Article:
HASTINGS: DHS MYERS’ ACTIONS ON HALLOWEEN COSTUME OFFENSIVE AND LACKING JUDGEMENT
(Washington, DC) Congressman Alcee L. Hastings (D-FL), Chairman of the Commission on Security and Cooperation in Europe (U.S. Helsinki Commission), issued the following statement after news reports uncovered an incident involving a Department of Homeland Security (DHS) employee who wore a racially insensitive Halloween costume of dreadlocks, dark make-up, and prison stripes to a staff party, which drew complaints from employees and won “most original” honors from Julie Myers, head of Immigration and Customs Enforcement and two of her managers:
“It is extremely troubling and quite unfortunate that Ms. Myers, who serves at an organization tasked with protecting our homeland and civil rights, cannot determine that an employee dressed in black face is both offensive and potentially harmful to workplace morale. The reoccurrence of persons dressed in black face in recent years, resurgence of nooses throughout the country as a symbol of hate, and continuing inequalities in our justice system and other aspects of society, suggest that Americans are forgetting or never learned their history and that there is a need to seriously revisit the state of race relations in this country.
“This is not only a problem here in the United States, but rather a regrettable occurrence that is taking place globally. Just yesterday, I hosted a briefing on hate crimes and discrimination, where the UN Special Rapporteur on Racism stated there is a problem with the resurgence of neo-Nazi groups, racist political parties gaining support, and brutal murders of minorities, in addition to inequalities in their justice systems. Education is essential in helping to raise awareness of these types of racially insensitive incidents, and I would encourage Ms. Myers to educate herself on issues of tolerance and discrimination, because clearly her judgement is lacking,” said Hastings.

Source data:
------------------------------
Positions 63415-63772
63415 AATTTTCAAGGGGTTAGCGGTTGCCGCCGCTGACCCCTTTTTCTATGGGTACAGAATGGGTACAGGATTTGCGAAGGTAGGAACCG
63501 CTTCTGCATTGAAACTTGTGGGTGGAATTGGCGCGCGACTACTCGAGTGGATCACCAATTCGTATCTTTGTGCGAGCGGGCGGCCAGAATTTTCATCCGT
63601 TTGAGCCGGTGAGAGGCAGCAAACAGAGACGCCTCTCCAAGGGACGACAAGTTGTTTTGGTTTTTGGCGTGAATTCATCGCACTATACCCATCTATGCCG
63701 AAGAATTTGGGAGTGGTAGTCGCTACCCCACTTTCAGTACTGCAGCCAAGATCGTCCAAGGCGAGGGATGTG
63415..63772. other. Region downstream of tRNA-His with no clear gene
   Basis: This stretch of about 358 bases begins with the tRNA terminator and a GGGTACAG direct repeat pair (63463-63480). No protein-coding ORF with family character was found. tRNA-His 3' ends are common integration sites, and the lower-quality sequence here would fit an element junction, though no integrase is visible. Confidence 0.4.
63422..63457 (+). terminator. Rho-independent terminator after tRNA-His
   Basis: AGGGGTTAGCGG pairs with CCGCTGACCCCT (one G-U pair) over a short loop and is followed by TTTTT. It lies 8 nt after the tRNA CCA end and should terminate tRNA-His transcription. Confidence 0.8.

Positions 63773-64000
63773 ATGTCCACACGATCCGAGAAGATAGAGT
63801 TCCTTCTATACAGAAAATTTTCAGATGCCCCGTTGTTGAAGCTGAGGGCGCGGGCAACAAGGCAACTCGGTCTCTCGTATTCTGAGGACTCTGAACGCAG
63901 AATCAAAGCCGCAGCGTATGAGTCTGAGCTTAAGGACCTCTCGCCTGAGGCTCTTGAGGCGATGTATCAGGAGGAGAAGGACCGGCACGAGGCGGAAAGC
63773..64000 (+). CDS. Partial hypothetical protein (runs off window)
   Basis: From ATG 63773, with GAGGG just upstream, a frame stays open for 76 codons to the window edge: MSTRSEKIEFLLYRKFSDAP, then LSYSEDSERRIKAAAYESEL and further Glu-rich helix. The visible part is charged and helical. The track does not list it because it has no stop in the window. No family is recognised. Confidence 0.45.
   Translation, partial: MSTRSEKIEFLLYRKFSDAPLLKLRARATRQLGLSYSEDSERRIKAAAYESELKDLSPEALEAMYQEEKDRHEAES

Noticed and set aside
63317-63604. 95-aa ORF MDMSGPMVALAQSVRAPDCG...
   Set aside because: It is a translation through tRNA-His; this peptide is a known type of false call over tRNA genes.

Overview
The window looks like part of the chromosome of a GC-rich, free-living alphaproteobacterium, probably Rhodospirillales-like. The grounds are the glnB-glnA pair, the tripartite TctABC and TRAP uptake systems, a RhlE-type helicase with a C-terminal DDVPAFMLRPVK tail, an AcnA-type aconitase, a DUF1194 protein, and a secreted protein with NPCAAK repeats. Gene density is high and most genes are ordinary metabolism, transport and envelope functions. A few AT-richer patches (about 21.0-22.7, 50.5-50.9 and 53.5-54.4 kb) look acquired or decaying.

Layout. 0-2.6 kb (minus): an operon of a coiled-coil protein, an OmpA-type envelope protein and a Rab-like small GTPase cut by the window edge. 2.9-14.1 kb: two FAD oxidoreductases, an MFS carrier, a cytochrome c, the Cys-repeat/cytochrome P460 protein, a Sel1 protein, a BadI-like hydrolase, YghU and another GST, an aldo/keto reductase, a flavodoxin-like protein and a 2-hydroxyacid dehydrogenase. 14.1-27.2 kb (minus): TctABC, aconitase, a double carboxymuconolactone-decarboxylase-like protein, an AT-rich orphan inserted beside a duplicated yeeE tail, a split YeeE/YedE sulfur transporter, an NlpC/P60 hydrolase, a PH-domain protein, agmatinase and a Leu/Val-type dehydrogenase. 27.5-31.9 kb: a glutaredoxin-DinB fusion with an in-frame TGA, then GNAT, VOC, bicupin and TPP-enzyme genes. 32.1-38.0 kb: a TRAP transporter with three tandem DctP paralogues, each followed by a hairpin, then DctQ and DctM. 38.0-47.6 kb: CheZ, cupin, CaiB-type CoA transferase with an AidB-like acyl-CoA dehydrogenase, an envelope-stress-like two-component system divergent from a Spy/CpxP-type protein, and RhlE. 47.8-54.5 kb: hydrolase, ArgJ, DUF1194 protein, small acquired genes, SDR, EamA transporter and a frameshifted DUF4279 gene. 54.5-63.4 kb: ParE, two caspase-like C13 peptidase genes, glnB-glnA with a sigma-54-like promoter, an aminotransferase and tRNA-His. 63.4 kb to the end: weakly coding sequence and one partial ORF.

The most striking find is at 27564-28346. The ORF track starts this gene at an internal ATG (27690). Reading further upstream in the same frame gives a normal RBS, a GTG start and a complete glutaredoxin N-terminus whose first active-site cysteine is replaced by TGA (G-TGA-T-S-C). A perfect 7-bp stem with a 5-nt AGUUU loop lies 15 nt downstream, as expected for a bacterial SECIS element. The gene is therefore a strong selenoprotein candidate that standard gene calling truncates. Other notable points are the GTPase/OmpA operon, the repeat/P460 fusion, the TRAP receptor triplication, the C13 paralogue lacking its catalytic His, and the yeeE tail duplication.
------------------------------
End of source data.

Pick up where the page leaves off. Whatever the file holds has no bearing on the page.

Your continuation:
Yesterday, the Helsinki Commission held a briefing entitled, “Combating Hate Crimes and Discrimination in the OSCE,” which focused on intolerance and discrimination within the 56 countries that make up the Organization for Security and Cooperation in Europe (OSCE). The briefing addressed why these events are taking place, its negative impact on human rights and security, and what governments and the OSCE have done and should be doing to address these pressing issues.
The Commission on Security and Cooperation in Europe, also known as the Helsinki Commission, is a U.S. Government agency that monitors progress in the implementation of the provisions of the 1975 Helsinki Accords. The Commission consists of nine members from the United States Senate, nine from the House of Representatives, and one member each from the Departments of State, Defense and Commerce.